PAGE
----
I was wondering if this is a good practice to propose a link visible to screen-reader only at the beginning of my website, that would lead the user to a very simplified and optimised version of my website for blind users.

The other option is to optimize the existing website to support blind users as much as normal users.

By website I also refer to complex webapps, with potentially visual information inside it: Treeview, maps, tables... these are basically visual representations, not necessarily easy to understand by blind users

What would be the best practice here?


1 Answer 1


No. Best practice is not to have a separate screen-reader version of the site.

Suggesting you should have a screen-reader version of the site infers that your main site won't be. Which doesn't really make any sense, because a non-screen-reader optimised site would be one not built to proper HTML web standards. And why would you intentionally build a non-standard website?

You should just build your website properly using correct web standards and as a result it will just be screen-reader friendly. Not only that, but standards compliant sites will have better SEO (if you care about that). And it means you only have one codebase to maintain.

Making sites optimal for all users shouldn't be an additional task. If you build things properly in the first place then you just get an optimised site as a result.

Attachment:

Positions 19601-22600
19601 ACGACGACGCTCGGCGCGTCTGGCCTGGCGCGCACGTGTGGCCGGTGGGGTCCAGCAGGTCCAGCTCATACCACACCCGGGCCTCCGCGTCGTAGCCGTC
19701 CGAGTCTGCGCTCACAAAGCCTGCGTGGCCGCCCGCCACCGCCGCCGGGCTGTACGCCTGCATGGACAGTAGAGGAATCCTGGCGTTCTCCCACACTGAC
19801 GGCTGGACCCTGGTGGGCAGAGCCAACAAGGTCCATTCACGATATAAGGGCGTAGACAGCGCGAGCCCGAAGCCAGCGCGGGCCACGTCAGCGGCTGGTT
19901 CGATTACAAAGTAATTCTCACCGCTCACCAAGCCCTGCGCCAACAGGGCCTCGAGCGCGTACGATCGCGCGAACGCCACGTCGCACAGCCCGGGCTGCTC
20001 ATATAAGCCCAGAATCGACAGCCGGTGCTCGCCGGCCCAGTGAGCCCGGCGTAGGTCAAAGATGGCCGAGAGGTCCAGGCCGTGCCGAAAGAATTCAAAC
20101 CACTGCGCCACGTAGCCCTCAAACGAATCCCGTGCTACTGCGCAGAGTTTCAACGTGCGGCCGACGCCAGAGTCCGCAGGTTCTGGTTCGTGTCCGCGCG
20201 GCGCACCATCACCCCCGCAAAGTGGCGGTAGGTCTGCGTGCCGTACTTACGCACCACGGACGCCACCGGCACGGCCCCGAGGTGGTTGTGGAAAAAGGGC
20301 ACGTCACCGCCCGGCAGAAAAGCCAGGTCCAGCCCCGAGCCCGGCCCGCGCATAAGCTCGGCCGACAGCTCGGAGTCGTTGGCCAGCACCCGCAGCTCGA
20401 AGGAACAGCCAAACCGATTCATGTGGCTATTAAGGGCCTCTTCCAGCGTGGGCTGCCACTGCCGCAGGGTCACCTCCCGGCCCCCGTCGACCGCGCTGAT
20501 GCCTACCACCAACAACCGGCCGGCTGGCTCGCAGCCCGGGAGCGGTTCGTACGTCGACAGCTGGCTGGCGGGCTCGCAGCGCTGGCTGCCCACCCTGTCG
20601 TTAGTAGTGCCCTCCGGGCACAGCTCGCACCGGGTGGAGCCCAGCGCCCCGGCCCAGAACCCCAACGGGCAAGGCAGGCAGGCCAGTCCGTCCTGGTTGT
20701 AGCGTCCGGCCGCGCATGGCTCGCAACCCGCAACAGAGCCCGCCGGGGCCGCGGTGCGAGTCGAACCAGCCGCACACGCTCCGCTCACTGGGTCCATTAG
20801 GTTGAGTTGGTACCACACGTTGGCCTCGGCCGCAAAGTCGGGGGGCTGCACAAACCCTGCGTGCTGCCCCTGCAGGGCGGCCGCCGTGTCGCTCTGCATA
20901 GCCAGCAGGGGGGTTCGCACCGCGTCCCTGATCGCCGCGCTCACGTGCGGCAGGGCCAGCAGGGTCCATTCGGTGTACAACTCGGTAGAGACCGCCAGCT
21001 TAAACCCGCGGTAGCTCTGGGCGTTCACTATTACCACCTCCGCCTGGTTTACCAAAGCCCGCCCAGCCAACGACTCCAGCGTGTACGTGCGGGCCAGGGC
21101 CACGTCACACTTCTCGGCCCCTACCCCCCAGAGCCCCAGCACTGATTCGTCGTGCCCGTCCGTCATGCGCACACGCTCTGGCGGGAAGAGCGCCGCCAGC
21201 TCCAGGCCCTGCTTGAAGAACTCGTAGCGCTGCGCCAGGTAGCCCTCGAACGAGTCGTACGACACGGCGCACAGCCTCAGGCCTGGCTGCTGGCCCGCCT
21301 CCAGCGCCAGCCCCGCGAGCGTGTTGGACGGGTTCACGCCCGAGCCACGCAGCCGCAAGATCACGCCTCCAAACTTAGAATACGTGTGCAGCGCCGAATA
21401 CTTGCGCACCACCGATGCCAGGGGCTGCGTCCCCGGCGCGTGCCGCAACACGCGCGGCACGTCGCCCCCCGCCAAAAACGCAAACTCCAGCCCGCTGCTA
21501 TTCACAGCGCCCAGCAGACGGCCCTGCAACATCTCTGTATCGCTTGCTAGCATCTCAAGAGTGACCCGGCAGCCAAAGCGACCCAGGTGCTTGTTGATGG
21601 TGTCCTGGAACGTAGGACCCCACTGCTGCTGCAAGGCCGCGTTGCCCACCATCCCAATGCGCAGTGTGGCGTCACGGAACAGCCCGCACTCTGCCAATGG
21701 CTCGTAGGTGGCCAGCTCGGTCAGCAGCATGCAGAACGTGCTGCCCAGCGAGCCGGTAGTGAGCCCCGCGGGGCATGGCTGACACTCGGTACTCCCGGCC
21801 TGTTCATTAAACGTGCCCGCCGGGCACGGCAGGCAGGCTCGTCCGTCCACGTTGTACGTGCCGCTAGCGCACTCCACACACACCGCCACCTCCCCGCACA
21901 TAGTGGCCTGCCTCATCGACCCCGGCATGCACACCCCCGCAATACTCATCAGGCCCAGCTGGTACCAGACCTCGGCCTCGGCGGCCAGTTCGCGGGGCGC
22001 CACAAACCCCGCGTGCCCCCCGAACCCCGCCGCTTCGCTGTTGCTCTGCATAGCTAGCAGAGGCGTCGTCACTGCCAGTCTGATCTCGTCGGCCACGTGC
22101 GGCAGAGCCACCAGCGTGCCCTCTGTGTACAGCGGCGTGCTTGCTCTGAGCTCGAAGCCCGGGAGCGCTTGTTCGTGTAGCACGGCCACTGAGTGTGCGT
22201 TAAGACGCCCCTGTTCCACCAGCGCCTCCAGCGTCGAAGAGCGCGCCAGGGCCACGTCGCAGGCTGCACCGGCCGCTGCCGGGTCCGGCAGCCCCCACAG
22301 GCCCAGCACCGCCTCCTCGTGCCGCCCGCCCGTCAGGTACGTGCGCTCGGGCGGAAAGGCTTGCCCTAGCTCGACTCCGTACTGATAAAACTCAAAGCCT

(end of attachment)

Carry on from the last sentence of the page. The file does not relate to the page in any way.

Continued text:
• 2
    I understand your point for a simple website. My case is a little different as it is almost a web app. I mean that we use a lot of custom components... and there are other concerns like how do I manage when I need to represent data visually (like a map) for sr-users? That's because of this: I sometimes feel like blind users have to adapt to visual representations
    – Leths
    Apr 4, 2016 at 9:06
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    @Leths is there alternate content you're planning on putting in place of the visual information, and is there a reason it couldn't be included as the alternative text within the normal app's content? JonW's answer still stands even with a web app. Consider as well that a lot of folks may end up getting to the app through deep links and would miss the reader-friendly reference. Better to support SR needs concurrently in main content.
    – Matthew
    Apr 4, 2016 at 9:16
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    Current WCAG recommendations are to have alternate versions of the various items of content, not of the website / app as a whole. w3.org/TR/UNDERSTANDING-WCAG20/text-equiv.html It's not just for screenreader users - people who are only partially sighted can still benefit from the full experience but may want an alternative to just a single element on screen (such as a textual version of a diagram / infographic). Basically - make each element on the page as accessible as possible, and provide an alternative version of that element if that is not possible.
    – JonW
    Apr 4, 2016 at 9:19
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    The penultimate paragraph contains an important point: Google Bot is essentially a blind person with a four-year-old's capacity for understanding language and a browser from 1994. Apr 4, 2016 at 12:47
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    @JörgWMittag IIRC a few years ago Google's crawler got some capabilities to run javascript to allow it to index sites that were constructed in a highly dynamic fashion. It might still have the other impairments; but it does have at least have some capabilities of a modern browser. Apr 4, 2016 at 15:55

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